I take the liberty of inclosing proved copies of those Warrants I hold8—It has been said by the Secretary at one time—“he doubted whether they were a negociable paper”—how could he doubt after he made the before mentioned payments? At another time he said “he did not know but the public had a claim against them as Mr Royal Flint had promised to pay the balance on his Tobacco Contract in those kind of Warrants, and that these might have been a part of them so promised”—If the Secretary would have received these from Mr Flint in payment of Monies due to the United States, he must have considered them as negociable.9
I have stated these several circumstances to you Sir in order to prove what I at first asserted—that I have been dealt unjustly with by the Officers of the Treasury, from their postponing the settlement of my claim, and from their not declaring the true causes of the delay. I have danced attendance at the Treasury for near two Months—and am now obliged in order to expedite the payment of this claim to trouble you, howev⟨er⟩ I have hopes from a knowlege of your disposition to do justice, that you will take the case under consideration and direct an immediate settlement thereupon.10 I remain in Phila. only for this purpose. I have the honor to be with respect Yr most Obt Hble Servant
Andw. G. Fraunces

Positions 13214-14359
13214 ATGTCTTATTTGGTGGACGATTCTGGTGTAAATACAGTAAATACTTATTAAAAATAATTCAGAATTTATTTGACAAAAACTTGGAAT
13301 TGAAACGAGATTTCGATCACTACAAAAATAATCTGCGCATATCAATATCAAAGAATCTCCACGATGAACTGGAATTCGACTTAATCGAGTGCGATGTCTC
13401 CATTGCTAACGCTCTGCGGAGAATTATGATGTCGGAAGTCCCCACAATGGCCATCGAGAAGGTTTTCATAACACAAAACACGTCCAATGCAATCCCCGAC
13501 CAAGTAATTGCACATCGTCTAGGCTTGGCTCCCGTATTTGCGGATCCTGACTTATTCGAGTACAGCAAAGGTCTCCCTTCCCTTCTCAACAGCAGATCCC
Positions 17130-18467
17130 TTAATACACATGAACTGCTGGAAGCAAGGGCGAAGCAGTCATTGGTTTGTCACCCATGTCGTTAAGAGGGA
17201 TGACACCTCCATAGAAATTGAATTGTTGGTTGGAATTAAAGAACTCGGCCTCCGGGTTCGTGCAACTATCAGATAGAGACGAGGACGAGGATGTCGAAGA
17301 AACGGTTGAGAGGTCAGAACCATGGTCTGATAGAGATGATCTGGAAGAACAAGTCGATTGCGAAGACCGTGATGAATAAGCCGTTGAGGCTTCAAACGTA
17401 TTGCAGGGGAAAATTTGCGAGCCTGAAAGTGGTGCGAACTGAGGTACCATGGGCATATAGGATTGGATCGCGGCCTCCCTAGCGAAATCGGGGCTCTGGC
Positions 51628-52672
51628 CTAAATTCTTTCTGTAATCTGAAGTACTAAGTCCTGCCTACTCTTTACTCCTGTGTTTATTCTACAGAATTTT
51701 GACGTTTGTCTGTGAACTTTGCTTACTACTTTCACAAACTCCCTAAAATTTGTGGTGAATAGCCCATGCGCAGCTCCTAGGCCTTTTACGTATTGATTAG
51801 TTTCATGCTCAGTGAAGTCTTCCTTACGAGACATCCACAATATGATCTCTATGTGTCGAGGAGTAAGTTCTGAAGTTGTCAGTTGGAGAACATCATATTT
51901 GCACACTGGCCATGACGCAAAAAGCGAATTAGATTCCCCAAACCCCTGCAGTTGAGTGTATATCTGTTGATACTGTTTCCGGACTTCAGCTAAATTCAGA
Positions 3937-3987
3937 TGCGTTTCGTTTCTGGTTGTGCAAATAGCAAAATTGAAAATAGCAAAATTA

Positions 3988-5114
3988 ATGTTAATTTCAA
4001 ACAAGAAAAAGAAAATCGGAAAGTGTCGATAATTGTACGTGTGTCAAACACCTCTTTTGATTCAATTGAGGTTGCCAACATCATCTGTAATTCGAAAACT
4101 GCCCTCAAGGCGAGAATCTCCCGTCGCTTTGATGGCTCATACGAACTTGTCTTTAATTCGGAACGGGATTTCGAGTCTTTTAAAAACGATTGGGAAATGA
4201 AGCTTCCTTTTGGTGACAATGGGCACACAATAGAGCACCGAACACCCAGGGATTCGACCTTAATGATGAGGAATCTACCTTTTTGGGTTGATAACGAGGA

ALS, DNA: RG 59, Miscellaneous Letters.
1. Earlier this year, Alexander Hamilton had dismissed Fraunces, the son of GW’s household steward Samuel Fraunces, from his position as a clerk in the Treasury Department (Hamilton to GW, 9 Aug. [first letter]). Fraunces then returned to his native New York City to open an office as a notary public (Daily Advertiser [New York], 20 Mar. 1793). On the events surrounding his dismissal and the writing of this letter, see the introductory note for Fraunces to Hamilton, 16 May 1793, Hamilton Papers description begins Harold C. Syrett et al., eds. The Papers of Alexander Hamilton. 27 vols. New York, 1961–87. description ends , 14:460–71, and Jefferson’s Notes, 12 June 1793, Jefferson Papers description begins Julian P. Boyd et al., eds. The Papers of Thomas Jefferson. 40 vols. to date. Princeton, N.J., 1950—. description ends , 26:267–68.